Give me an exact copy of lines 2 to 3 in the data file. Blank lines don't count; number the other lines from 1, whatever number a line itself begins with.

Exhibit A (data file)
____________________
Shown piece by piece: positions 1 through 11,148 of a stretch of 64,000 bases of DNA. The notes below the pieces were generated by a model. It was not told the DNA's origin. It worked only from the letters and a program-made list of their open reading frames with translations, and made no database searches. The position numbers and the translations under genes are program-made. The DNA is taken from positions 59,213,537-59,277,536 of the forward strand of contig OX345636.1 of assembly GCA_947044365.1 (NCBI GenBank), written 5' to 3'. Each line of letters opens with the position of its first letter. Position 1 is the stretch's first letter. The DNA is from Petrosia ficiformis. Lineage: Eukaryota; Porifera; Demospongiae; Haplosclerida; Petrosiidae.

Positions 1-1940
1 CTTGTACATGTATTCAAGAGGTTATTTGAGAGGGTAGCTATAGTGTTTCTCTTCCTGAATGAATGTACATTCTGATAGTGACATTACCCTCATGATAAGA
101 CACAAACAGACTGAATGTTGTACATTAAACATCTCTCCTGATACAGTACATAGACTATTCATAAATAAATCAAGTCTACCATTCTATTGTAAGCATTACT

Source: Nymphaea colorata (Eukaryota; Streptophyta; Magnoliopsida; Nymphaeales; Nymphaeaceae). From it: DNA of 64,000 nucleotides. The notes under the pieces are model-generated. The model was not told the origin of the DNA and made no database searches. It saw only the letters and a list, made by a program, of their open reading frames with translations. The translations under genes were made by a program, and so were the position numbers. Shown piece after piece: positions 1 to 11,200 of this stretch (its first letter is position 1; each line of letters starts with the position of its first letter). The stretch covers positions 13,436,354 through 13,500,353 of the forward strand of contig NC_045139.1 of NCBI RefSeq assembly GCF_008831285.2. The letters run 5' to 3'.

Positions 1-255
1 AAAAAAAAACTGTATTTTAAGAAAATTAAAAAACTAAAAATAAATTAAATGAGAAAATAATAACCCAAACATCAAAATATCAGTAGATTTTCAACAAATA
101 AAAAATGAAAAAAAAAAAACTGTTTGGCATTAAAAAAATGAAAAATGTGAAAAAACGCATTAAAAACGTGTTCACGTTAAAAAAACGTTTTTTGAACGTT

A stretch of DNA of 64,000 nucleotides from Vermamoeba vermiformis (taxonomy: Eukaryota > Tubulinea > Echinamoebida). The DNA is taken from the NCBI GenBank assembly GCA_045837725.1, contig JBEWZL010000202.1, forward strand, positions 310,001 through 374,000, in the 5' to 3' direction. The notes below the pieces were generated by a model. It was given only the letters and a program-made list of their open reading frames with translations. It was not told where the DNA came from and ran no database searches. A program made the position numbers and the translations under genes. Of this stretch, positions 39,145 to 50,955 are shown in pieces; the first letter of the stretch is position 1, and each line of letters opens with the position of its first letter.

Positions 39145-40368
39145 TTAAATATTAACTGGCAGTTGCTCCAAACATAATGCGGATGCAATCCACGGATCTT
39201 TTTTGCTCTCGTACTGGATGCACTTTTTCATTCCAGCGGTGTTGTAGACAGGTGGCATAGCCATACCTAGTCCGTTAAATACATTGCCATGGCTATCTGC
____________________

Positions 1-1940
1 CTTGTACATGTATTCAAGAGGTTATTTGAGAGGGTAGCTATAGTGTTTCTCTTCCTGAATGAATGTACATTCTGATAGTGACATTACCCTCATGATAAGA